Leave baby fawns in Kelowna alone, says Conservation Officers | iNFOnews | Thompson-Okanagan's News Source

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Leave baby fawns in Kelowna alone, says Conservation Officers

This photo was shared by WildSafe B.C. as a warning to the public not to pick up wildlife.
Image Credit: FACEBOOK/Peter Sulzle
June 07, 2020 - 5:00 AM

With fawns being born in the City of Kelowna, the Conservation Officer Service is asking residents to leave them alone.

They’re cute, defenceless and may look lonely, but baby deer and other wild animals should not be touched or moved.

"Every year, well-intentioned people try to 'rescue' fawns and other young ungulates mistakenly thought to be orphaned, but these interventions do more harm than good," according to the service in a news release.

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Mother deer, elk and other species may leave their young alone for long periods to avoid attracting predators, and may only return a few times a day to nurse.

"Fawns are small as a cat when born, and their camouflage and lack of scent hide them from potential predators," according to the release, and removing them from rest spots can mean they can become orphans.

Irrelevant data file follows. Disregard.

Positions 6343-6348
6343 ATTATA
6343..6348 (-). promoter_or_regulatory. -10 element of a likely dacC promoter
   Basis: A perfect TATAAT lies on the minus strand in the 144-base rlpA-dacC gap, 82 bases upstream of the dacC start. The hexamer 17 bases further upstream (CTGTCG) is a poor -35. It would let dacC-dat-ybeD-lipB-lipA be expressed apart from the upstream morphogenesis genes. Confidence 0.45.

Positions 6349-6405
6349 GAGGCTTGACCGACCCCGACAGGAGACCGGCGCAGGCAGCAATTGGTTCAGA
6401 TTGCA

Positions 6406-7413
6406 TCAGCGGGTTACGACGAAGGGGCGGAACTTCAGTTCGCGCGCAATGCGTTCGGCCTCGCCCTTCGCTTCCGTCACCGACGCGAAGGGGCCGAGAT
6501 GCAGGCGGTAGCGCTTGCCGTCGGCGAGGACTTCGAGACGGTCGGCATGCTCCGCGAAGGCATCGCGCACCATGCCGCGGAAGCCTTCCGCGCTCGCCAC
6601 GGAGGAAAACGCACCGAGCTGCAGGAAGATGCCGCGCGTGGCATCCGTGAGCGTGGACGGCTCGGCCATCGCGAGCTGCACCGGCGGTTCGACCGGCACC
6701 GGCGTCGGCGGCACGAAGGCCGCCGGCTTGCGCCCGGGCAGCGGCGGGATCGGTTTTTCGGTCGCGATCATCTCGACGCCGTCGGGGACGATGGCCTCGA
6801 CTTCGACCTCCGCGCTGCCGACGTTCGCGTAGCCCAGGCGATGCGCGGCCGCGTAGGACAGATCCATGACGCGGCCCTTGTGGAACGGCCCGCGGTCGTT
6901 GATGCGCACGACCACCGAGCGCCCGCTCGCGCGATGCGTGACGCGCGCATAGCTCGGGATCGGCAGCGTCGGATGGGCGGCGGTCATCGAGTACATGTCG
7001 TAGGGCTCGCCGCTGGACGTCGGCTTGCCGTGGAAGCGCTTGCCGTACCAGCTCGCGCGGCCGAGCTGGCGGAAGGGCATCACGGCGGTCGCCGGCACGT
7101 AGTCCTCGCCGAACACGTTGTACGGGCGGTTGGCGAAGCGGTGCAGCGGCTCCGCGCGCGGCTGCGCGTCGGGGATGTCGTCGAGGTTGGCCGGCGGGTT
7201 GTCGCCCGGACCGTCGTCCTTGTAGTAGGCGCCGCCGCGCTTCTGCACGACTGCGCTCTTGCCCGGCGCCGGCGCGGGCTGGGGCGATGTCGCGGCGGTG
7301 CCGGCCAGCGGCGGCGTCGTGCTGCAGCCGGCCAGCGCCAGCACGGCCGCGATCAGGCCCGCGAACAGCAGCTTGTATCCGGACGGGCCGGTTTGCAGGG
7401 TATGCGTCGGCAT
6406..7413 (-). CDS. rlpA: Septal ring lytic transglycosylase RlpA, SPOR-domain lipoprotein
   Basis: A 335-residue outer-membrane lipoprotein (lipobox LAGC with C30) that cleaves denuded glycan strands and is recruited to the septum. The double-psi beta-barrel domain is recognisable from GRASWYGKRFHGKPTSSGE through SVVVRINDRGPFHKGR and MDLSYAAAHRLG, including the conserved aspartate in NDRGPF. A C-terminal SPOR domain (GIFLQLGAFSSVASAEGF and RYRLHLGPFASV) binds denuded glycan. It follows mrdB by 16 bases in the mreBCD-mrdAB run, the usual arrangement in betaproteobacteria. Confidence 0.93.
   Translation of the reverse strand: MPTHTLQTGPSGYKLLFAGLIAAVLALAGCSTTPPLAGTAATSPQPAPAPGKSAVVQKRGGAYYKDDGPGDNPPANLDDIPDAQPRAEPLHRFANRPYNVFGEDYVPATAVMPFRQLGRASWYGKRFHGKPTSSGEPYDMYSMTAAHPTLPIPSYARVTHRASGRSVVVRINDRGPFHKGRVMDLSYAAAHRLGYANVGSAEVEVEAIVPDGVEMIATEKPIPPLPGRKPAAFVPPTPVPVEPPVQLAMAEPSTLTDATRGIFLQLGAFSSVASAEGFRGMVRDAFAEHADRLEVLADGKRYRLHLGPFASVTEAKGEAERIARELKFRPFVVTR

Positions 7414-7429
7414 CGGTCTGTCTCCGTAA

If you see a fawn that you think may be orphaned:

• Leave it alone - If the fawn is lying quietly and appears uninjured it is normal for a mother deer to leave her baby alone for long periods of time.
• Remember that the mother deer will be wary of you and is likely watching you, so your presence in the area could discourage her from returning.
• Leave the area and keep pets away from the site. 
• If you think the fawn is not being cared for by its mother, return the next day to check on it.  If it is in the exact same spot and bleating, it may be orphaned.

READ MORE: Thompson Okanagan photographers capture stunning wildlife images

If you are concerned that a fawn is injured or orphaned like there is evidence that the parent is dead, contact the Conservation Officer Service through the (RAPP) line at 1-877-952-7277.

 


To contact a reporter for this story, email Carli Berry or call 250-864-7494 or email the editor. You can also submit photos, videos or news tips to the newsroom and be entered to win a monthly prize draw.

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